The U.S. Court of Appeals for the Seventh Circuit recently addressed two issues of first impression under a Wisconsin statute that permits resident debtors to shield certain assets from execution by creditors.
First, the Seventh Circuit concluded that the owner of a state-qualified college savings account had a sufficient interest in the account to qualify it as exempt. Second, the Seventh Circuit concluded that an annuity that provides a death benefit qualifies as exempt.
A copy of the Court’s opinion is available at: Link to Opinion
The debtor was a retiree who incurred significant medical expenses caring for his wife before she passed away, and as a result of a stroke he suffered after she passed away. The debtor sought the advice of an attorney about pre-bankruptcy exemption planning and converting his non-exempt assets into exempt assets. As a result, the debtor borrowed $95,000 from the bank and mortgaged his unencumbered home. With that loan, he established college savings accounts for his 5 grandchildren. He also converted a $42,000 certificate of deposit into an annuity. The annuity would begin paying in 35 years and it also contained a death benefit provision.
When the debtor filed bankruptcy, he listed the college savings accounts and annuity as exempt property. The Trustee objected and argued that the debtor had transferred property in an attempt to defraud his creditors. The Trustee also argued that the college savings accounts and annuity were not exempt under the statutory definitions of those assets.
The bankruptcy court concluded that there was no evidence that the debtor transferred his property with the intent to hinder or defraud creditors. The bankruptcy court also held that under the college savings account statute, only the beneficiary had an interest in the account, not the owner. And, finally, the bankruptcy court held that the annuity was exempt under the statute because it contained a death benefit clause.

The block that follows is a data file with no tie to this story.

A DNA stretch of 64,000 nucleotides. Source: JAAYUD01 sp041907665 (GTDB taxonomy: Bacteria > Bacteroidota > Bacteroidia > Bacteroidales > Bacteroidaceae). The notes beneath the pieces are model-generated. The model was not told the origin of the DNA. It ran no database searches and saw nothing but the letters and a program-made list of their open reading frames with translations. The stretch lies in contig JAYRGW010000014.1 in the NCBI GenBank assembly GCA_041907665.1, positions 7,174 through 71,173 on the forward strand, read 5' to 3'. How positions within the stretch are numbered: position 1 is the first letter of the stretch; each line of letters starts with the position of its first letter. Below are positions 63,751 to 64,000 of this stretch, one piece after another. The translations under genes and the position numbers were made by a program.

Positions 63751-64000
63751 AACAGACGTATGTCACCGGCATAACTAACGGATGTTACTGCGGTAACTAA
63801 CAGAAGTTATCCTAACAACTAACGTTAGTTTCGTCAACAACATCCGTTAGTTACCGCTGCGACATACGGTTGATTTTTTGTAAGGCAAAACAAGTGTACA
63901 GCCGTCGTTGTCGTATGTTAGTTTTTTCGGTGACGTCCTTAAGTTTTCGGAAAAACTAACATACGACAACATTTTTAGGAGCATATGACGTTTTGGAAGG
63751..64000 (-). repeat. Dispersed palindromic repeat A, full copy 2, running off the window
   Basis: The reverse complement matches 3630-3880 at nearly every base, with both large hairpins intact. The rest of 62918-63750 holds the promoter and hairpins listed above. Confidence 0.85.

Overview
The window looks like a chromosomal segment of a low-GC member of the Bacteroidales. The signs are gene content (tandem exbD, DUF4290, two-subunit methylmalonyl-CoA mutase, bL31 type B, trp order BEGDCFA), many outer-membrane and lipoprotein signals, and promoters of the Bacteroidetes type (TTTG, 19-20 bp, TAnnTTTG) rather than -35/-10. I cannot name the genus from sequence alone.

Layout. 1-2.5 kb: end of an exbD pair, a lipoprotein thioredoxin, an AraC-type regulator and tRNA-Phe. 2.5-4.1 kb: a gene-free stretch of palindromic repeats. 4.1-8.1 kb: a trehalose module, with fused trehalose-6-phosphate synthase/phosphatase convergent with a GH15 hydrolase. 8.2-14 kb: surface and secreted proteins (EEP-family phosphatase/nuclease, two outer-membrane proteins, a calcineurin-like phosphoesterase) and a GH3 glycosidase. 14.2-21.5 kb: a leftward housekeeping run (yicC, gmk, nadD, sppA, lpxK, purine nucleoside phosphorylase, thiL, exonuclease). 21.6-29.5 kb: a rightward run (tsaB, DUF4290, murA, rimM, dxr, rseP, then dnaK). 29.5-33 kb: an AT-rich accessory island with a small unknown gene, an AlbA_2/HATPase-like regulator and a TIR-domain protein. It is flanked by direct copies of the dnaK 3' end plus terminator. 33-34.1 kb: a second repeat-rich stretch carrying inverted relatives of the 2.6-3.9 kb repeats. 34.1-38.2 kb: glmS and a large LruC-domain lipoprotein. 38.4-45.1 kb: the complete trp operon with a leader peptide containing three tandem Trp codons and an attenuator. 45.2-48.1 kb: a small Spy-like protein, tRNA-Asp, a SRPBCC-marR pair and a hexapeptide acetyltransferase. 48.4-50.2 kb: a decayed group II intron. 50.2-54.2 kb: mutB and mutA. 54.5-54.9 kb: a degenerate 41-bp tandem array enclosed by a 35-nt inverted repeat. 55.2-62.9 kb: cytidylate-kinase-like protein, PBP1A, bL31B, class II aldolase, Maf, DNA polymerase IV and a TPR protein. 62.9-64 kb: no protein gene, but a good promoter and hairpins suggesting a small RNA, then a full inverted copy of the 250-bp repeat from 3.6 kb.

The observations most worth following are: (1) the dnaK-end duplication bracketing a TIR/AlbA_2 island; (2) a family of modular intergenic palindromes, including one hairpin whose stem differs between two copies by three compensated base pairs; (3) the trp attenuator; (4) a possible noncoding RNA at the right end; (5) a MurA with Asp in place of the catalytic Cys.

Although the district court vacated the bankruptcy court’s findings, it agreed with most of the bankruptcy court’s reasoning. The district court held that there was insufficient evidence to establish the debtor had improperly transferred his assets. The district court also agreed with the bankruptcy court’s interpretation of the college savings account statute that the accounts were not exempt because only the beneficiary of the account had an interest in it. As to the annuity, the district court narrowed the bankruptcy court’s interpretation of the applicable statute and remanded the case for additional fact-finding to determine whether the annuity qualified under the more narrow interpretation.
On remand, the bankruptcy court again concluded that the annuity was exempt even under the narrower interpretation. Both sides preserved their respective appeals of all orders issued to the district court. After the district issued a final order affirming the bankruptcy court’s rulings, the debtor appealed the disallowance of the college savings accounts and the Trustee appealed the ruling on the annuity.
On appeal, the Seventh Circuit analyzed both Wisconsin state statutes at issue. As to the college savings accounts, the Court concluded that the statute was not ambiguous and the term “interest in a college savings account” was not limited to the beneficiary’s interest and interpreting it as such would produce an illogical result. “If account owners may not invoke the general exemption in [the statute], as the trustee suggests and the lower courts held, then a college savings plan can be reached by an account owner’s creditors, impairing the beneficiary’s right to qualified withdrawals.”
As to the annuity, the Appellate Court quickly identified that the exemption specifically includes “providing benefits by death.” And because the debtor’s annuity contained a death benefit clause, the Court concluded that the debtor’s annuity qualified.
The Appellate Court pointed out, however, that the inquiry did not stop there. Not only must the annuity qualify under the statutory definition, but it had to either be (a) employer sponsored or (b) compliant with the Internal Revenue Code. It was undisputed that the debtor’s annuity was not employer sponsored and the issue of whether it complied with the Internal Revenue Code had not been previously addressed. The Trustee, however, had not previously raised the argument in the bankruptcy court that the annuity did not comply with the Internal Revenue Code. As a result, district court deemed the argument waived and the Seventh Circuit affirmed.
Holding that the debtor’s college savings accounts were exempt, and that the issue of whether his annuity complied with the Internal Revenue Code had been waived, the Seventh Circuit reversed the district court’s ruling disallowing the exemption for the college savings accounts and affirmed the district court’s ruling regarding the annuity being exempt.
Ralph T. Wutscher
McGinnis Wutscher LLP
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